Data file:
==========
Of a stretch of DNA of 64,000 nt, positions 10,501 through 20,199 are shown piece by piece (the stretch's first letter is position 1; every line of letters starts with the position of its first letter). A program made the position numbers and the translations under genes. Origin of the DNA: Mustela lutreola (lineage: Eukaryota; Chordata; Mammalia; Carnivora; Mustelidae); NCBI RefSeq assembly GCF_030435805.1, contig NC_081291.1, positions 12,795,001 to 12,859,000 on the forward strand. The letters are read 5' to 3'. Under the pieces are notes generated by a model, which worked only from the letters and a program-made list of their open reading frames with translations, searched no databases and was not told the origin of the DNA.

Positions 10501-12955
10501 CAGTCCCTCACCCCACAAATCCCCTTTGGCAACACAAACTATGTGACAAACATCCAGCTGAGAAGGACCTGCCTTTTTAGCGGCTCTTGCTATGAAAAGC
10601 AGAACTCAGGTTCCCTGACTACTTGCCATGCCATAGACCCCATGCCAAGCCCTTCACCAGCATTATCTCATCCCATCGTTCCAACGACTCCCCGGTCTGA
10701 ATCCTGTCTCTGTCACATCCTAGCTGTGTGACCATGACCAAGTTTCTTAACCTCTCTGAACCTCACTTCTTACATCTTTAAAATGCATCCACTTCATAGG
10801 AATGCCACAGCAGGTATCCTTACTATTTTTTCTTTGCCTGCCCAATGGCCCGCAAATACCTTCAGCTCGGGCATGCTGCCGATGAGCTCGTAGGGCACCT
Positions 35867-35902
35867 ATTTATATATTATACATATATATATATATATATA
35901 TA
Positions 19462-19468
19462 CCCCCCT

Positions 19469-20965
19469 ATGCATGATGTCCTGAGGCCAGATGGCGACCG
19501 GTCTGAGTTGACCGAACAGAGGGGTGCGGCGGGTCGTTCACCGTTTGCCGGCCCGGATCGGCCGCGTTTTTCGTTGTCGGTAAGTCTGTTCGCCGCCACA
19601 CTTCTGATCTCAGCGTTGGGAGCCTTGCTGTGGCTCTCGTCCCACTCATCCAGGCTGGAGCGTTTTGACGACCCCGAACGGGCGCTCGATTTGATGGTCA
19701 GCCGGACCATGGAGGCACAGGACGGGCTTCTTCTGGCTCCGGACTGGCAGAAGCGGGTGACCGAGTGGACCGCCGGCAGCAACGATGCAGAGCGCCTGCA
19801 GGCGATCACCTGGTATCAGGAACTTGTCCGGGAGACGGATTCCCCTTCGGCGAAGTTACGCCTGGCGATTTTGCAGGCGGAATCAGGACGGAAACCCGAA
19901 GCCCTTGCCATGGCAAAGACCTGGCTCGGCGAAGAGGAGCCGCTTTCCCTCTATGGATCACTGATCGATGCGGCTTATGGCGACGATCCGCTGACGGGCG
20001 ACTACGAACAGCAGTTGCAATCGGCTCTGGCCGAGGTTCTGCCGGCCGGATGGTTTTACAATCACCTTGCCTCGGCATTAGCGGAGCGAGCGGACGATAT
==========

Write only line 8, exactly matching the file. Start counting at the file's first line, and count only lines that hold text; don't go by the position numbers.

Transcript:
35867 ATTTATATATTATACATATATATATATATATATA